By Neil Phillips.

I don’t think we realize how powerful we are in creating our environment.  As a coach, I often have to support my client’s in raising their awareness about the role that they play in their surroundings.  As their awareness grows, their productivity and satisfaction leap to new heights.

When you realize how powerful you are in shaping how you feel and what you do, your leadership grows by leaps and bounds.  I recently came across some interesting research on this.  Ironically, one article was about how we can create an unproductive environment and the other was about how we have the power to create a positive environment.

Nathaneal Fast and Larissa Tiedens wrote an article for the Journal of Experimental Social Psychology in 2010 on “Blame Contagion.” We want to maintain a positive self-image so, when confronted by a threat to our image, we lay the blame off on other people or circumstances.  Let’s face it: the vast majority of us are above average, take responsibility for our successes, and put the cause for failures on our situation.  Fast and Tierdens look deeper than that:

  • When we blame others, we learn less and perform worse.
  • When we see others laying blame, we are more likely to do so as well.
  • We develop a goal of protecting our self-image.  In one sense, when we lay blame, we increase the likelihood that we will do it again in the future.

Fast and Tierdens do find hope through one of their experiments.  When we engage in self-affirmations, our need to protect our self-image decreases.  Self-affirmations are a shield against hits to our self- concept. (Look in the mirror and say out loud statements like, “I am powerful and will support others discovering their power.”)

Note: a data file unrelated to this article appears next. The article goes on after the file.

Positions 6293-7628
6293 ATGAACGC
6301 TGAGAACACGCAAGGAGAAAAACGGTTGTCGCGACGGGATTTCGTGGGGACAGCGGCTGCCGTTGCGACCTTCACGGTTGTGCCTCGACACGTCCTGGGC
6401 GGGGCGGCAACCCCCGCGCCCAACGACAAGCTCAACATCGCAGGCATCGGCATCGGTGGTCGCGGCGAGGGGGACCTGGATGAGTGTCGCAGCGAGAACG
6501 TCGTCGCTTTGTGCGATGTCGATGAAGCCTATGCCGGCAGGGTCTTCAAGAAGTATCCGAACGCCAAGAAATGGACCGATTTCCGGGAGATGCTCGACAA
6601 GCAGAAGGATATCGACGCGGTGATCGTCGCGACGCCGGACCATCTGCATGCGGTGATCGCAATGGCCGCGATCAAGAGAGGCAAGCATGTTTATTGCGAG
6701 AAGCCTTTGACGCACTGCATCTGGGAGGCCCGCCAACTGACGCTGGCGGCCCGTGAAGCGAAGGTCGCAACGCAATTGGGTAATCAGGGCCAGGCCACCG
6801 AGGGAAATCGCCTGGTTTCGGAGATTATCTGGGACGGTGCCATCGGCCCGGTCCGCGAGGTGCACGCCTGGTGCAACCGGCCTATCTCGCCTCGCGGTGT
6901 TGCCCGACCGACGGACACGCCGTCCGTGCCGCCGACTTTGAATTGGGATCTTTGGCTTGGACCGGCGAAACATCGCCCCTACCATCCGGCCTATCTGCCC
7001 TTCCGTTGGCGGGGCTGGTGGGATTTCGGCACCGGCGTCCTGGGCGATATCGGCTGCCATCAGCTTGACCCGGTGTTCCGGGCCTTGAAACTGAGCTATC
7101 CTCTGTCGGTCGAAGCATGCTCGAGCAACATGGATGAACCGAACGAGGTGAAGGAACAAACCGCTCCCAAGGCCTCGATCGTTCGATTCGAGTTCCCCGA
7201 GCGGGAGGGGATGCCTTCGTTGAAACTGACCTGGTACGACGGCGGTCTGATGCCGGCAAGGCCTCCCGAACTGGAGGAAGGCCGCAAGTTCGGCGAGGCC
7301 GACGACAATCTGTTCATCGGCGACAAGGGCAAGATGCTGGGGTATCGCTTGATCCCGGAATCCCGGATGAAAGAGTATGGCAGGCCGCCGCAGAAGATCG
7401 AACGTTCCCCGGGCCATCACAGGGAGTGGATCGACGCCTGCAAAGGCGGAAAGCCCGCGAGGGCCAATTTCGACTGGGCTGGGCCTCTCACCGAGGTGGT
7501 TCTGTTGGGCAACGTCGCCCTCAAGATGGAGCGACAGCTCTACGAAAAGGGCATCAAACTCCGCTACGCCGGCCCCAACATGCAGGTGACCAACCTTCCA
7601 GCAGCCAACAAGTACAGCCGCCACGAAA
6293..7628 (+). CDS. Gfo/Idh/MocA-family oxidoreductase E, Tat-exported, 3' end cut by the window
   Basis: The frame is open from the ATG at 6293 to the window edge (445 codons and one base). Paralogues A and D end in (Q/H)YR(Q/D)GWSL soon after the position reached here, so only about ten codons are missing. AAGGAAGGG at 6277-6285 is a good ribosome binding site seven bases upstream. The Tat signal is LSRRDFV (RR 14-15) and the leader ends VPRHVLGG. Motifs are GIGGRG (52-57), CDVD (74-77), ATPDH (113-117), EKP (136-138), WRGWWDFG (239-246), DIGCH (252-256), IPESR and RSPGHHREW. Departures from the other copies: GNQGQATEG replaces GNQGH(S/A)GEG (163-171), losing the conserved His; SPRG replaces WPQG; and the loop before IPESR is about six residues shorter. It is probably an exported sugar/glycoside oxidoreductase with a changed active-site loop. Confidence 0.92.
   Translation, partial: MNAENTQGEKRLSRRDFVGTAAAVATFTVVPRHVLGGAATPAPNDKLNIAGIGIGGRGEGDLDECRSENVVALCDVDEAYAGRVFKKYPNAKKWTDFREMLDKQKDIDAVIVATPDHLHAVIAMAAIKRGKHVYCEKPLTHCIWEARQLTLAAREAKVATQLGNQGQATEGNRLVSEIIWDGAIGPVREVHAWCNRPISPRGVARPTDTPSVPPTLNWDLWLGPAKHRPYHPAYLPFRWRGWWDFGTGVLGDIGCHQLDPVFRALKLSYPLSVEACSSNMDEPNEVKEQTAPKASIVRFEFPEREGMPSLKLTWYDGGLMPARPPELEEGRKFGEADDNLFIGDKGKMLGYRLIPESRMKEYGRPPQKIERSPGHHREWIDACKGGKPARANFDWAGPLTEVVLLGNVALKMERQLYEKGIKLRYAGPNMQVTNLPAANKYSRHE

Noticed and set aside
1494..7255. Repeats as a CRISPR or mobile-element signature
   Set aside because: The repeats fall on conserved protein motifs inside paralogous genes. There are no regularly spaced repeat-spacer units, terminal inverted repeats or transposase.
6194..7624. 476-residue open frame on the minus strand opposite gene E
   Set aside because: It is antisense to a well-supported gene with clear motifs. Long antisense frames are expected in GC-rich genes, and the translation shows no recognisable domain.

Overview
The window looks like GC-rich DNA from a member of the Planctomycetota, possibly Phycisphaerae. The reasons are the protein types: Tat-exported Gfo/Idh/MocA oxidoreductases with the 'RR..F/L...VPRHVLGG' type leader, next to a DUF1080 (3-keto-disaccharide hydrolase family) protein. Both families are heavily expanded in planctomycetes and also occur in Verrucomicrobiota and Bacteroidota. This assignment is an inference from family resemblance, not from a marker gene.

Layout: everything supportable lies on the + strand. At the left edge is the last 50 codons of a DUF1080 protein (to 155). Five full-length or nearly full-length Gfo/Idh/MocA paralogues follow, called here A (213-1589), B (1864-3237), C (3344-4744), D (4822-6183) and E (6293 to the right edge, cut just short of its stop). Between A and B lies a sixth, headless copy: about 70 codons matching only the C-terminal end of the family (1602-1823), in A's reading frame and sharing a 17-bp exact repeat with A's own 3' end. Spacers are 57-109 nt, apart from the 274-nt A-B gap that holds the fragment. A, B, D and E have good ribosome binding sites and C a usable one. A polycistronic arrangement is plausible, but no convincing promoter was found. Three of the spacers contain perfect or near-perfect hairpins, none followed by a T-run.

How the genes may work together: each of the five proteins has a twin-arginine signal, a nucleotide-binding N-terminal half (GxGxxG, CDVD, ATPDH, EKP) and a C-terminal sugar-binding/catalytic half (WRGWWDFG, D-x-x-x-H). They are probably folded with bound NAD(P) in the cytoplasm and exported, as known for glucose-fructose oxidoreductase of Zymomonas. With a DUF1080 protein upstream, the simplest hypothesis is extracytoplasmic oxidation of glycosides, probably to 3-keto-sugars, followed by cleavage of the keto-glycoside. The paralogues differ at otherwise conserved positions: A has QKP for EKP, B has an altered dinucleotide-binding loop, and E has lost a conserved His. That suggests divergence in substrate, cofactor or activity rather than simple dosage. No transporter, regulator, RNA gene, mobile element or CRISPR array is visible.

The flip side of blame contagion is what Shawn Anchor describes as The Happiness Effect.  It really is the flip side.  He looks at research on positive psychology that covers over 200 experiments and 275,000 people.  As he says, “Data abounds showing that happy workers have higher levels of productivity, produce higher sales, perform better in leadership positions, and receive higher performance ratings and higher pay. They also enjoy more job security and are less likely to take sick days, to quit, or to become burned out.”

One of the easiest ways to produce a happy work environment is through positive praise.  For all practical purposes, that’s the same activity as the cure for blame contagion.  It takes about three positive comments, experiences, or expressions to fend off the languishing effects of one negative. Dip below this tipping point, and workplace performance quickly suffers. Rise above it—ideally, the research shows, to a ratio of 6 to 1—and teams produce their very best work.”

How will this affect what you do as a leader?

Want to Hear How Other Leaders Give Praise?

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